20th Century: 1925

Alain Locke (1886-1954)

                                                                The New Negro

     In the last decade something beyond the watch and guard of statistics has happened in the life of the American Negro and the three norns who have traditionally presided over the Negro problem have a changeling in their laps.  The Sociologist, the Philanthropist, the Race-leader are not unaware of the New Negro, but they are at a loss to account for him.  He simply cannot be swathed in their formulae.  For the younger generation is vibrant with a new psychology; the new spirit is awake in the masses, and under the very eyes of the professsional observers is transforming what has been a perennial problem into the progressive phases of contemporary Negro life.

     Could such a metamorphosis have taken place as suddenly as it appeared to?  The answer is no; not only because the New Negro is not here, but because the Old Negro had long become more of a myth than a man.  The Old Negro, we must remember, was a creature of moral debate and historical controversy.  His has been a stock figureperpetuated as an historical fiction partly in innocent sentimentalism, partly in deliberate reactionism.  The Negro himself has contributed his share to this through a sort of protective social mimicry forced upon him by the adverse  circumstances of dependence.  So for generations in the mind of America, the Negro has been more of a formula than a human being- something to be argued about, condemned or defended, to be "kept down," or "in his place," or "helped up," to be worried with or worried over, harassed or patronized, a social bogey or a social burden.  The thinking Negro even has been induced to share this same general attitude, to focus his attention on controversial issues, to see himself in the distorted perspective of a social problem.  His shadow, so to speak, has been more real to him than his personality.  Through having had to appeal from the unjust stereotypes of his oppressors and traducers to those of his liberators, friends and benefactors he has had to subscribe to the traditional positions from which his case has been viewed.  Little true social or self-undertanding has or could come from such a situation.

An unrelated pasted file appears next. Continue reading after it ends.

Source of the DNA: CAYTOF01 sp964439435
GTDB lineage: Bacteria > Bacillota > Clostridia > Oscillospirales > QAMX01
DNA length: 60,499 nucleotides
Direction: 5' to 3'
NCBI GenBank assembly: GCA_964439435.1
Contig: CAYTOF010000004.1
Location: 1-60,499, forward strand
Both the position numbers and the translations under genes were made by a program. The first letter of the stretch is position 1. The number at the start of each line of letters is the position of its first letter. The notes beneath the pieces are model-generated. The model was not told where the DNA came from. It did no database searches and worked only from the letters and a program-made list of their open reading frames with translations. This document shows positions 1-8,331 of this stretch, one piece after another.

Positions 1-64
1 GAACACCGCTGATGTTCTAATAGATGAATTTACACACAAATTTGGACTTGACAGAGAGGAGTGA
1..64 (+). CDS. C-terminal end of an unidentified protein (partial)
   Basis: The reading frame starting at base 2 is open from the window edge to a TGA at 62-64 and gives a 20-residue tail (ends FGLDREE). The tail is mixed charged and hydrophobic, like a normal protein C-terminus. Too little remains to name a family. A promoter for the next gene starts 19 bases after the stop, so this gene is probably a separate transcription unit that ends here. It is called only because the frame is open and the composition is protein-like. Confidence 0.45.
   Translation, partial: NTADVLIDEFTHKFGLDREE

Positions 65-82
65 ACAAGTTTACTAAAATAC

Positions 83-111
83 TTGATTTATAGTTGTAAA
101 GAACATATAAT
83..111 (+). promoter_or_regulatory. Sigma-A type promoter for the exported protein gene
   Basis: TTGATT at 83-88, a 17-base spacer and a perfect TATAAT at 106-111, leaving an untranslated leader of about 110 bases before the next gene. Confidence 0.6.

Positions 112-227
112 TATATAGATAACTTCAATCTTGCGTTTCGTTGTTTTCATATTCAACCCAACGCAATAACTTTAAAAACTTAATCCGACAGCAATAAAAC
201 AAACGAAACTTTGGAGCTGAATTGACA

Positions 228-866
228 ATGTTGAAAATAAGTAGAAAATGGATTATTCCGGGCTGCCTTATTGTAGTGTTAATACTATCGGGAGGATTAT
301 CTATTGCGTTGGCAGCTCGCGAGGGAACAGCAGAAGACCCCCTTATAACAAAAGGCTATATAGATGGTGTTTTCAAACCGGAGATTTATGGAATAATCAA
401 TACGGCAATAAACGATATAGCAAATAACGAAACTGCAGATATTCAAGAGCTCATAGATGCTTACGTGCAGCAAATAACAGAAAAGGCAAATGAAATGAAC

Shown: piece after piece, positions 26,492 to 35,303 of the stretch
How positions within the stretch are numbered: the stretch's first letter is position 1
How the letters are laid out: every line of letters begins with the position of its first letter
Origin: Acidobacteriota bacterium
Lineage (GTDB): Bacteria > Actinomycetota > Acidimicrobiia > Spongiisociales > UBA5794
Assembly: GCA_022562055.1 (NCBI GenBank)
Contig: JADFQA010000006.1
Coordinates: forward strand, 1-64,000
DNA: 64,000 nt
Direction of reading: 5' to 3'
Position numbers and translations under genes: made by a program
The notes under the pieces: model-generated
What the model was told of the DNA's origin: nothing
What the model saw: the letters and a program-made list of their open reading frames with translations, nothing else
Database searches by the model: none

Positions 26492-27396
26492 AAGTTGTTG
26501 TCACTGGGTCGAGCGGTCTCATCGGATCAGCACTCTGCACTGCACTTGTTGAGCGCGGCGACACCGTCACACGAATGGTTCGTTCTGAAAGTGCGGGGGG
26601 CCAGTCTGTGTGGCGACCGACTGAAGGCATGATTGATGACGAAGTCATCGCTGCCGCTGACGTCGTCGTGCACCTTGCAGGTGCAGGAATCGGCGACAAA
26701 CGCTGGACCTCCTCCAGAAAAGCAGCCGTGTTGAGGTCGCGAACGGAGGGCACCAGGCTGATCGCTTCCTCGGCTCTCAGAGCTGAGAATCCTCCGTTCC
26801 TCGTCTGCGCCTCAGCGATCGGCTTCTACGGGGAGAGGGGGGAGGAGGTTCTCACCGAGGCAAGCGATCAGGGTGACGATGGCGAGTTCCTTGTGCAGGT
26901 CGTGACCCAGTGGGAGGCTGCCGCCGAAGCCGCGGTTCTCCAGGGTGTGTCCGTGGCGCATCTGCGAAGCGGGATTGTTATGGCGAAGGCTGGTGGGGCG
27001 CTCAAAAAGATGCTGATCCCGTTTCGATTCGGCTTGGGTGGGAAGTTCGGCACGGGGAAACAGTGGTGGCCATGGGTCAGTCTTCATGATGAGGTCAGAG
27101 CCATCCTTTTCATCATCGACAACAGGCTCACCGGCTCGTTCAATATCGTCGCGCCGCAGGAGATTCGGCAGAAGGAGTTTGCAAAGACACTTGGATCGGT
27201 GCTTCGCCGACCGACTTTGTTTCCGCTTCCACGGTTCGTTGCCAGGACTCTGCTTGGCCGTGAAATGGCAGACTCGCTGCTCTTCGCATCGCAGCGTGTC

But while the minds of most of us, black and white, have thus burrowed in the trenches of the Civil War and Reconstruction, the actual march of development has simply flanked these positions, necessitating a sudden reorientation of view.  We have not been watching in the right direction; set North and South on a sectional axis, we have not noticed the East till the sun has us blinking.

     Recall how suddenly the Negro spirituals revealed themselves; suppressed for generations under the stereotypes of Wesleyan hymn harmony, secretive, half-ashamed, until the courage of being natural brought them out- and behold, there was folk-music.  Similarly the mind of the Negro seems suddenly to have slipped from under the tyranny of social intimidation and to be shaking off the psychology of imitation and implied inferiority.  By shedding the old chrysalis of the Negro problem we are achieving something like a spiritual emancipation.  Until recently, lacking self-understanding, we have been almost as much of a problem to ourselves as we still are to others.  But the decade that found us with a problem has left us with only a task.  The multitude perhaps feels as yet only a strange relief and a new vague urge, but the thinking few know that in the reaction the vital grip of prejudice has been broken.